We heard so many great things about the city of Tallinn, Estonia’s capital nestled on the Black sea, and it certainly did not disappoint. Its medieval walls and cobblestoned roads are still in tact in the Old Town, which is full of shops, cafes, and the historic Town Hall Square. We loved Tallinn’s colorful architecture and varying landscape as well as the rich Estonian heritage portrayed. Though Estonia is considered a Baltic nation, many Estonians consider themselves to be Nordic, possibly due to the Scandinavian presence in early years and due to the country’s close proximity to Finland (you can take a 2-3 hour cruise ferry from Tallinn directly to Helsinki).
Top Things to do in Tallinn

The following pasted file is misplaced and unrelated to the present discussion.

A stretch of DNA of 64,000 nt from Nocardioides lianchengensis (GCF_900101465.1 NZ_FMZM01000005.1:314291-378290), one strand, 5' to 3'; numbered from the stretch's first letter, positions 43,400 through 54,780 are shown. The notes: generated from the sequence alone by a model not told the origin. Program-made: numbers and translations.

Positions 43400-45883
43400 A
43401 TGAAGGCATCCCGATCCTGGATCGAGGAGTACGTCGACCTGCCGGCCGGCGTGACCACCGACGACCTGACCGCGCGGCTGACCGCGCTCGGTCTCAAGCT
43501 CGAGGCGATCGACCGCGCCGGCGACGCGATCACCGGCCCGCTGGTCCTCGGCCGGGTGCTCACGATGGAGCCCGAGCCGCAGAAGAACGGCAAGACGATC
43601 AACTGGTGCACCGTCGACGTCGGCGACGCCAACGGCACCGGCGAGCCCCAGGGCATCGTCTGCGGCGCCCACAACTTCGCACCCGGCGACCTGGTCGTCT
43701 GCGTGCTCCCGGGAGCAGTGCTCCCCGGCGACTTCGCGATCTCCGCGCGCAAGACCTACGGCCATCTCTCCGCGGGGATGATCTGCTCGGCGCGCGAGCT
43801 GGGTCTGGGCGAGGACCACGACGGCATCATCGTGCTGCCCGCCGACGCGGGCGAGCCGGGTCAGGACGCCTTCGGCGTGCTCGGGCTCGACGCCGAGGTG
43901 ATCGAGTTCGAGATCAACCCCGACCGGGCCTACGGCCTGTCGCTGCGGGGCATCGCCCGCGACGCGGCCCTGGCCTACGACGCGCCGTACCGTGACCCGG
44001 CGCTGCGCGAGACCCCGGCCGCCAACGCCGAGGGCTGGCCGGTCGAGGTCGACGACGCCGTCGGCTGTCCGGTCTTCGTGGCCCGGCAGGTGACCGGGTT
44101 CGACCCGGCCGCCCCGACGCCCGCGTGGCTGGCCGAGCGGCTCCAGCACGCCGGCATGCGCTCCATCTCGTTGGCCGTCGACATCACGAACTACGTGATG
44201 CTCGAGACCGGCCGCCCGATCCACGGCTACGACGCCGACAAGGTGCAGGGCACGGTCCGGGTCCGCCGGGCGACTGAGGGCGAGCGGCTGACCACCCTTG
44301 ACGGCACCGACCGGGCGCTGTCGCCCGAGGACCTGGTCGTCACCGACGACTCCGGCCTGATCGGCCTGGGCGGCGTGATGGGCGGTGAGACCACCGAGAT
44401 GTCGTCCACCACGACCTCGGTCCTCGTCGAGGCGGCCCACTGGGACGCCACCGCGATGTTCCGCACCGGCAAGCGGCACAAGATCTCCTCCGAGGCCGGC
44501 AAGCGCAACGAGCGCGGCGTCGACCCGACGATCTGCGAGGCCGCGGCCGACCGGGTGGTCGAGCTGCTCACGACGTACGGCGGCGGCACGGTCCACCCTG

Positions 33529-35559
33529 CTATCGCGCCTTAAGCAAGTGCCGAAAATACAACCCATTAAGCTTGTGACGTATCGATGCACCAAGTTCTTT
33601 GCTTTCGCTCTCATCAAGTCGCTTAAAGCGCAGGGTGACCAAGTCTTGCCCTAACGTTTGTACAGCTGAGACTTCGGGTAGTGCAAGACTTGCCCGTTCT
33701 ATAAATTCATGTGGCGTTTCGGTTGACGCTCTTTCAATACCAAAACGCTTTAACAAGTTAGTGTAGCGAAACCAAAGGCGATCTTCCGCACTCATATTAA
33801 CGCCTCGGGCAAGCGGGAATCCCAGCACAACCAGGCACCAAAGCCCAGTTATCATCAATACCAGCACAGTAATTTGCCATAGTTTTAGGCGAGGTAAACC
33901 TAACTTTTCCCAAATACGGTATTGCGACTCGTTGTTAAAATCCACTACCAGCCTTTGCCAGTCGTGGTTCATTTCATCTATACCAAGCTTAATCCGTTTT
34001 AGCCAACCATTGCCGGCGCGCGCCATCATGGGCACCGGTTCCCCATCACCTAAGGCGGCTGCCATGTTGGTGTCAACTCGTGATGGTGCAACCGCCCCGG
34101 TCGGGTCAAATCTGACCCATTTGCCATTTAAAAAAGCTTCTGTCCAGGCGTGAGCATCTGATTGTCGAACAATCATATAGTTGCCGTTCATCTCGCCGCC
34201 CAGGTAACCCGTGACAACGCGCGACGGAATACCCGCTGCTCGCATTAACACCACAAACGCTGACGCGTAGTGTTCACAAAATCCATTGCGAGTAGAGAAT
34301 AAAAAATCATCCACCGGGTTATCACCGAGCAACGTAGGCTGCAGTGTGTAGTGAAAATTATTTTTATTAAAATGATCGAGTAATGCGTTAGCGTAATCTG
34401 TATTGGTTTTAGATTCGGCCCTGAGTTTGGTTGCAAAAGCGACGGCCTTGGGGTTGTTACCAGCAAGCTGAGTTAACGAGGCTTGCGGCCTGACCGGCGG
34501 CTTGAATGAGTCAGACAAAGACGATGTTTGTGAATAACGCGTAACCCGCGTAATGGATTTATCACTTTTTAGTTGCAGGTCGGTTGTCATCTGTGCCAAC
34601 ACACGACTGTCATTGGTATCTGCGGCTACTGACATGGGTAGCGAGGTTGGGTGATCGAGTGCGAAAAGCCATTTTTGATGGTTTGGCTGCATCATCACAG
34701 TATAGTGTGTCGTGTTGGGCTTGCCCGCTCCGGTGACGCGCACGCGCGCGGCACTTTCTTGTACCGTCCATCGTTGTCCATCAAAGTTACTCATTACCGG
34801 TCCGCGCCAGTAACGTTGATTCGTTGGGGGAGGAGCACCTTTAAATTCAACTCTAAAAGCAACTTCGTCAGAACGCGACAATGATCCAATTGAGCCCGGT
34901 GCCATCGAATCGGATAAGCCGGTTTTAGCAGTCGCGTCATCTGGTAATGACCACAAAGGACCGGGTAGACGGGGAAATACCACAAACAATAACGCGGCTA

The Old Town of Tallinn is still enveloped mainly by the original city walls, making it one of the most well-preserved medieval European cities and a UNESCO World Heritage site. We loved the various towers and gates that still stand around the Old Town, and the rich red colors of many of the roofs combined with the historic cobblestone roads. This is a great place for walking around and soaking in Estonian food and culture.
Tips: Be sure to research the Tallinn card prior to your trip. We found that many of the places we went on our trip were included in this card and probably would have saved us some money!
Town Hall Square
The Old Town Town Hall Square is situated in the middle of Old Town and dates back to the 15th century. The square boasts a variety of bars and restaurants, and hosts markets and holiday concerts.
Tips: Enjoy a cup of tea or a beer at one of the many cafes and people watch. Head there in the morning for lighter crowds.